Apollo, a 5-month-old pit bull who prevented the sexual assault of a Brooklyn woman, was honored as a hero Thursday in Manhattan.

The friendly puppy had locked his jaw onto the leg of a man attacking Maya Fairweather, 18, on Monday night.

At the hero’s tribute Thursday afternoon at the Pennsylvania Hotel, the light gray- and white-haired Apollo was lavished with toys, treats and fancy shampoos — even a cake. And Fairweather, the girlfriend of Apollo co-owner Carlos Guzman, recounted the attack: she and the hazel-eyed pup were out for a walk in a Red Hook park, where she let Apollo off his leash around 10 p.m. A man came from behind, knocked her to the ground and started to pull off her pants. That’s when Apollo ran over to stop the assault.

“I was on the ground when Apollo came back. I didn’t think he would do anything because he is so friendly,” Fairweather said. After the man yelped with pain, she realized Apollo had bitten the attacker’s thigh. Fairweather said she got up and ran to her boyfriend’s nearby home. Her attacker got away and remains at large.

“I was upset and mad that I was not there,” Guzman said Thursday afternoon. “But it could have been worse if Apollo wasn’t there. He did his part. He’s a great dog. I am actually proud.”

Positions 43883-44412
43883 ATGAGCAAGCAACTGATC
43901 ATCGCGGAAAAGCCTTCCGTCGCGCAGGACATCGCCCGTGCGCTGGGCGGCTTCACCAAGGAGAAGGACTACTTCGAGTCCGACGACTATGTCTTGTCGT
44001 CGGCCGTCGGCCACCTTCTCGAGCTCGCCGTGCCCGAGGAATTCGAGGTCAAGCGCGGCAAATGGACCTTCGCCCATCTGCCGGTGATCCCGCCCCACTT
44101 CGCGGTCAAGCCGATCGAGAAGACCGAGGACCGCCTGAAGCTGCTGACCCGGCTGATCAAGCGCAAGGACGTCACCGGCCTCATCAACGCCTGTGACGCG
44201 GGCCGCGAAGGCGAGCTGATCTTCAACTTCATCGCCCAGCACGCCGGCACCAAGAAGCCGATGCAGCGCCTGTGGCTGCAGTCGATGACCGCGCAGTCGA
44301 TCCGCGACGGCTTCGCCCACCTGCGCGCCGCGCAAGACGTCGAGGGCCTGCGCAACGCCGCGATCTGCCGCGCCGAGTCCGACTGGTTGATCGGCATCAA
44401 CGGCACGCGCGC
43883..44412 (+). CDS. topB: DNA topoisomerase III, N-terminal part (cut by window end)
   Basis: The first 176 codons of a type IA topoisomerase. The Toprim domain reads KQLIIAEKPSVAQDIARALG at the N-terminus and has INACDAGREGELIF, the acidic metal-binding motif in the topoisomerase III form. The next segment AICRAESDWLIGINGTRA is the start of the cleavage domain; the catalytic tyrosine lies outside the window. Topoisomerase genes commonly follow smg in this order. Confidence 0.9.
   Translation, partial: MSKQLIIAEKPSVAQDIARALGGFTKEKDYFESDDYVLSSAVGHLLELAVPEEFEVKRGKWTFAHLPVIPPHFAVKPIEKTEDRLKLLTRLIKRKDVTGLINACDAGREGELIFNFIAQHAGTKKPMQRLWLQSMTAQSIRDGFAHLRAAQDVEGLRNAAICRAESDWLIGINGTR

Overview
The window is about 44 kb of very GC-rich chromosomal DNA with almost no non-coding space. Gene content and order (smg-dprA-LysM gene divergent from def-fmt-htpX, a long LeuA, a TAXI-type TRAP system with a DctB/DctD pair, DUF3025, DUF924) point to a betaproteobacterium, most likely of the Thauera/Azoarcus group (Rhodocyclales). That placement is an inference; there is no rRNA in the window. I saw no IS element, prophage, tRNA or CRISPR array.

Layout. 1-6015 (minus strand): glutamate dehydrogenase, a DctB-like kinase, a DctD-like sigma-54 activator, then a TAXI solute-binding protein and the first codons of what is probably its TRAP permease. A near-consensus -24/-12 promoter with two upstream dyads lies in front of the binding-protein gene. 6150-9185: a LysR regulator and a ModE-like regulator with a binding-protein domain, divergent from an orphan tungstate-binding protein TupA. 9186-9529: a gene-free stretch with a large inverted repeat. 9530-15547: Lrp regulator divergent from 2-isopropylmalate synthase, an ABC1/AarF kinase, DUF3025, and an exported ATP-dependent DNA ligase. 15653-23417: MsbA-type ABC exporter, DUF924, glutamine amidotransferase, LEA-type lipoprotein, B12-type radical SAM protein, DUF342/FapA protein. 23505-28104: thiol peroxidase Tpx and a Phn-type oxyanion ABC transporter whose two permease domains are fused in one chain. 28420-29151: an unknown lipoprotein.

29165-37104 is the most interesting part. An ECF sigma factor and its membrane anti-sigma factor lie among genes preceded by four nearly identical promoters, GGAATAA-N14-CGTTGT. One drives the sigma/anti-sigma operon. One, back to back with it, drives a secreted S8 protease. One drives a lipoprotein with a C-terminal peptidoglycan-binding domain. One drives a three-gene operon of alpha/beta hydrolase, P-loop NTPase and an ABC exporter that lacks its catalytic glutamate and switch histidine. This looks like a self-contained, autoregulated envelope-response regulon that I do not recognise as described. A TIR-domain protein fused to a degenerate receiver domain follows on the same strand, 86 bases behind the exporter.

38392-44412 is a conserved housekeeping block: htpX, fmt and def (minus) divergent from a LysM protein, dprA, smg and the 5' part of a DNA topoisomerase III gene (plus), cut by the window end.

“I will always love Apollo,” Fairweather said, nuzzling her face into Apollo’s. The pit bull was a gift from her brother and Apollo lives with Guzman.

“This just shows that dogs will risk their lives to save their owners,” said Gary Rogers of the Nassau County Society for the Prevention of Cruelty to Animals. The nonprofit group sponsored the event that came with a limo ride to Manhattan for Apollo and his owners.

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His group was so impressed with Apollo’s heroics, Rogers said, that they wanted to highlight that “not all pit bulls are bad. Pit bulls get a bad rap. They are smart and lovable dogs. This really illustrates the very strong human bond between a dog and its owner.”

“There are no bad pit bulls, only bad owners,” said Jean Shafiroff, an animal advocate who sponsored the event and paid for the limo ride. She also is a board member of the Southampton Animal Shelter.

Dog shelters in Nassau County are overflowing with pit bulls abandoned by owners who do not know how to train the dogs, Rogers said. “We can help guide owners to train their dogs.”

An earlier version of this story misspelled the first and last names of Gary Rogers of the Nassau County Society for the Prevention of Cruelty to Animals.